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S&P loses landmark Australian court case on complex product ratings

S&P loses landmark Australian court case on complex product ratings

Ratings agencies across the globe could come under legal pressure after Standard & Poor’s lost a landmark Australian court case on the ‘misleading’ way it rated complex financial products just before the credit crunch.

S&P, along with ABN Amro, were sued by 12 New South Wales councils which claimed the misleading conduct cost them more than $16 million.  The councils had invested in constant proportion debt obligations (CPDOs), which lost around 90% of their value during the crisis.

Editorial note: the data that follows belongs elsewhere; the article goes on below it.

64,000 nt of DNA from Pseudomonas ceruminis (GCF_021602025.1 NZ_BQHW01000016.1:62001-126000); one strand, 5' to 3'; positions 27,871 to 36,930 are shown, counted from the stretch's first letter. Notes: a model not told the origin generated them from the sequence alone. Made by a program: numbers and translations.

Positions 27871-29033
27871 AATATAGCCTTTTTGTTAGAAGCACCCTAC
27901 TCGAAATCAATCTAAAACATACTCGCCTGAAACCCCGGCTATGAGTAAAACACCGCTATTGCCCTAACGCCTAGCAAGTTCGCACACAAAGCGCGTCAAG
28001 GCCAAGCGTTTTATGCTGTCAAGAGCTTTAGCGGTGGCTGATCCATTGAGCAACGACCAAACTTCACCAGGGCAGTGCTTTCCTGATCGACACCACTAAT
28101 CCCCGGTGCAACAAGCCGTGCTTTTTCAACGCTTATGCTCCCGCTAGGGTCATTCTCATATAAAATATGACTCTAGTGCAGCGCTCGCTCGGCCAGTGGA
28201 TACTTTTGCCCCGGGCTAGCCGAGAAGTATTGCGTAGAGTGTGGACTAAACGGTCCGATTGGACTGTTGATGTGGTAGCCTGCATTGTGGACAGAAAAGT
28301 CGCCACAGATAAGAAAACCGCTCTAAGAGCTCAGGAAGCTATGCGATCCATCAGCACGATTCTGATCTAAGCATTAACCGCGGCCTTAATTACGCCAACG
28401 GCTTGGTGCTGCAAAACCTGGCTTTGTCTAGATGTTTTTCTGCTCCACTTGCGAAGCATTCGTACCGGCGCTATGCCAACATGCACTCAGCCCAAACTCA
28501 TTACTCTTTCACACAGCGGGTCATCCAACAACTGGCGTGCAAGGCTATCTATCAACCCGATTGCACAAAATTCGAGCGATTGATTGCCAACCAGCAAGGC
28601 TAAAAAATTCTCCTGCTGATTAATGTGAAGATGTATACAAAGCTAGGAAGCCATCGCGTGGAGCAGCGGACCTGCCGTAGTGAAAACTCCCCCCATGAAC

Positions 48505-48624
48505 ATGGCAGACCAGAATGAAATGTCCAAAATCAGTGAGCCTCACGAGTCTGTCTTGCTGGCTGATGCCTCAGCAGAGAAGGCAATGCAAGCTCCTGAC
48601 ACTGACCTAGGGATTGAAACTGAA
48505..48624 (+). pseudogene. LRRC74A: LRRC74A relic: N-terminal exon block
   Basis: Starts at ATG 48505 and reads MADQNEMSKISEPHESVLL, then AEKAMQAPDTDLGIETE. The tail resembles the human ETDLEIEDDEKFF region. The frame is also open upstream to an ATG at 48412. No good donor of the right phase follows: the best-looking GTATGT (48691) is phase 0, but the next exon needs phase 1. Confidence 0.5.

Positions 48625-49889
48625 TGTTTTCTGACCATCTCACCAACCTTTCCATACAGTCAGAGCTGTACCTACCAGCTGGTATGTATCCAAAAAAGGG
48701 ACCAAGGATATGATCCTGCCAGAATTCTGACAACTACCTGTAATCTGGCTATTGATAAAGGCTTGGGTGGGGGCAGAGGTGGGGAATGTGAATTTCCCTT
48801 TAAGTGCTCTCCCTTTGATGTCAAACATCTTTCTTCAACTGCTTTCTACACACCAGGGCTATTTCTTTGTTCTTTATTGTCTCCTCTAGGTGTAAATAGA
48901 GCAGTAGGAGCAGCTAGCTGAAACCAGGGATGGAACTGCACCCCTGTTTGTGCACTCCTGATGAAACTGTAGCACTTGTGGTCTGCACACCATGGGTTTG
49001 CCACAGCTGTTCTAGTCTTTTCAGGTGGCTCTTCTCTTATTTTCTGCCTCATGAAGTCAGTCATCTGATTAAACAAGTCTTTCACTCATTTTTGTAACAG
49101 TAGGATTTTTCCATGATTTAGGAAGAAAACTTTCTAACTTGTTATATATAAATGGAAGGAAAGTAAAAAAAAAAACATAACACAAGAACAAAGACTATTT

The Federal Court ruled that S&P was ‘negligent’ and Justice Jayne Jagot said no competent ratings agency should have given the products such high ratings.

The implications of the 1459-page decision could be wide reaching and could draw in rival ratings agency Fitch and Moody’s. The UK, USA, New Zealand and Netherlands are expected to launch similar lawsuits against S&P.

According to reports S&P plans to appeal and dismissed ‘any suggestions our suggestions were inappropriate’.

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